Now, hold on: would any reputable media misinform its audience with sensational news about aliens and flying saucers? Surprisingly, yes, to the extent that its journalists prioritize quantity over quality news reporting. And don’t get me wrong. Journalists should be professionals who share a common interest in providing fact-checked news for their readers. But they also experience competitive pressure for readers’ attention in a saturated market where sensations sell well irrespective of their source.[3] In the flurry of this attention economy, the faster journalists pump out sensations, the more likely they are to keep their jobs. Consequently, journalists are anxious to be the first to report rather than tell the true story. This anxiety has made them more susceptible to cascading my hypothetical into a real obsession with extraterrestrial creatures in The New York Times,[4] BBC,[5] and The Guardian.[6] As a result of such cascades, the cycle of disinformation and misinformation continues to penetrate our daily media interactions whether sensations are hypothetical or not.

Of course, these interactions have progressed toward more responsible media practices over time. In the 1970s the Soviet Union formally weaponized disinformation as a propagandistic strategy in the journalistic code of conduct. In the 2020s independent media outlets (such as WhoWhatWhy and Open Secrets) ensure quality civic discourse with fact-checking tools: internal content moderation, newsroom social media guidelines, and information audits by third-party organizations. The implementation of these tools has been a positive step toward curbing disinformation in independent journalism.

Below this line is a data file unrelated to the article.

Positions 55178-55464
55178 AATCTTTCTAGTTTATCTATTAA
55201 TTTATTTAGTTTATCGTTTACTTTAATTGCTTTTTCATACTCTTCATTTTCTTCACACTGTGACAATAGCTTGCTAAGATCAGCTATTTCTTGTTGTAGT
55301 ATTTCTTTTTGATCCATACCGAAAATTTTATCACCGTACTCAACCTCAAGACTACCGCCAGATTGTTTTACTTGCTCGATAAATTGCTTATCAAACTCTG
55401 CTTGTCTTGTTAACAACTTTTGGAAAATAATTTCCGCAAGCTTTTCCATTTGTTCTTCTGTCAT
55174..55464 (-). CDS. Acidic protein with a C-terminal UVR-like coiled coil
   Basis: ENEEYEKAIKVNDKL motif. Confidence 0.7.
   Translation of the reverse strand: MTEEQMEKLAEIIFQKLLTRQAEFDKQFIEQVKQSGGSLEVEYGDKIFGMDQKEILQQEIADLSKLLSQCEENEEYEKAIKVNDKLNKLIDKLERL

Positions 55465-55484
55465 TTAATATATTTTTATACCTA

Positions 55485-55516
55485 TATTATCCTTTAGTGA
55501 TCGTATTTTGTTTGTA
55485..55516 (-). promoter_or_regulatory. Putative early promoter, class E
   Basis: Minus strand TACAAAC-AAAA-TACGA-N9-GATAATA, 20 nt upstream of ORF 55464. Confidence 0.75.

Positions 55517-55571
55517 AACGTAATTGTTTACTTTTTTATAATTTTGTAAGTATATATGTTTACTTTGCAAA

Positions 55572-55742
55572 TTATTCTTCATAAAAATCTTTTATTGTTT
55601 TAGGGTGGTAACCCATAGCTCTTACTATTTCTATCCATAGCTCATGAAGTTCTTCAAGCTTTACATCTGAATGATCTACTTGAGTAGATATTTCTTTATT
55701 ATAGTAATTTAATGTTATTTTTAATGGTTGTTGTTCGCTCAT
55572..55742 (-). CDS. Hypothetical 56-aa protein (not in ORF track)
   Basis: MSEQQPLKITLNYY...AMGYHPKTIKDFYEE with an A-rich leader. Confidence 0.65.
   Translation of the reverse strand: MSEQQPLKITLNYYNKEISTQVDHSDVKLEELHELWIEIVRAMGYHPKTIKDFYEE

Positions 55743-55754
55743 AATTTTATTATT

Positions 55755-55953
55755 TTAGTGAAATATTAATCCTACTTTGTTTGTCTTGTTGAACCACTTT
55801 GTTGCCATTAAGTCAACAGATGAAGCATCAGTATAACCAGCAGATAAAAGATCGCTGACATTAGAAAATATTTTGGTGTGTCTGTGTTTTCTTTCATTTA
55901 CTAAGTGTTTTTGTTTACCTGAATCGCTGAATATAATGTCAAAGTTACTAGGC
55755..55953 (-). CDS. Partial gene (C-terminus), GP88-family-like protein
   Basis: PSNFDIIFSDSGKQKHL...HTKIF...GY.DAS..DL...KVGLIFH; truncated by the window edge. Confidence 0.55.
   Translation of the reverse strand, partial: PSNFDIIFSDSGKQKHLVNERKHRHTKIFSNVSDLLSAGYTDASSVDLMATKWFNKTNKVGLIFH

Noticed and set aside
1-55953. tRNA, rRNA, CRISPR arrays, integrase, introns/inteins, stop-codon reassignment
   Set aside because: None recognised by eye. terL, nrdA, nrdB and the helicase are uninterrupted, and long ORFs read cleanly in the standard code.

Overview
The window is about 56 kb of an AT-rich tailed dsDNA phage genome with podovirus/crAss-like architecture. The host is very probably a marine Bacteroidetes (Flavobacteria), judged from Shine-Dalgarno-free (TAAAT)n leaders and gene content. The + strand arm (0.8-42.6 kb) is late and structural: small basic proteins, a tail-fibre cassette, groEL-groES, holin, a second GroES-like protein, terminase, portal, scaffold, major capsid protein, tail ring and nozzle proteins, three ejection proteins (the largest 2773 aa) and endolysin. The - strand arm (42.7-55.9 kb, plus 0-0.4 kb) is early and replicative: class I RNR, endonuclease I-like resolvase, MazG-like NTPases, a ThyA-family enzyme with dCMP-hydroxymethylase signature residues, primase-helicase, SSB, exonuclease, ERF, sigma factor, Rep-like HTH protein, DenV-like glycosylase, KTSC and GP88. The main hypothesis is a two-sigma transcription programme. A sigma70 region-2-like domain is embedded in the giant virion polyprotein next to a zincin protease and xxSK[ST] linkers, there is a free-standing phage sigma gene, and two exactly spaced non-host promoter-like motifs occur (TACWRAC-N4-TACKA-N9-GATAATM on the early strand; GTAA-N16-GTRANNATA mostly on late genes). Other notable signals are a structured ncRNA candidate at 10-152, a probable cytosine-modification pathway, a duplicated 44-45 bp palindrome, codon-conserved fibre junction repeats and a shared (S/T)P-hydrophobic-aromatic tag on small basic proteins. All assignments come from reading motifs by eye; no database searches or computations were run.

Possible solutions to disinformation

Nevertheless, journalists cannot bear the responsibility of safeguarding all communication channels. Simply put: demanding journalists to excessively fact-check every piece of information would exert too much pressure on their already anxiety-inducing schedules. Because communication channels are reciprocal, who could join journalists to curb disinformation more effectively?

Perhaps, the solution lies in engaging media audiences with information literacy training, developing tech companies with cybersecurity innovations, or encouraging states with data protection acts. Well, the short answer is all of the above.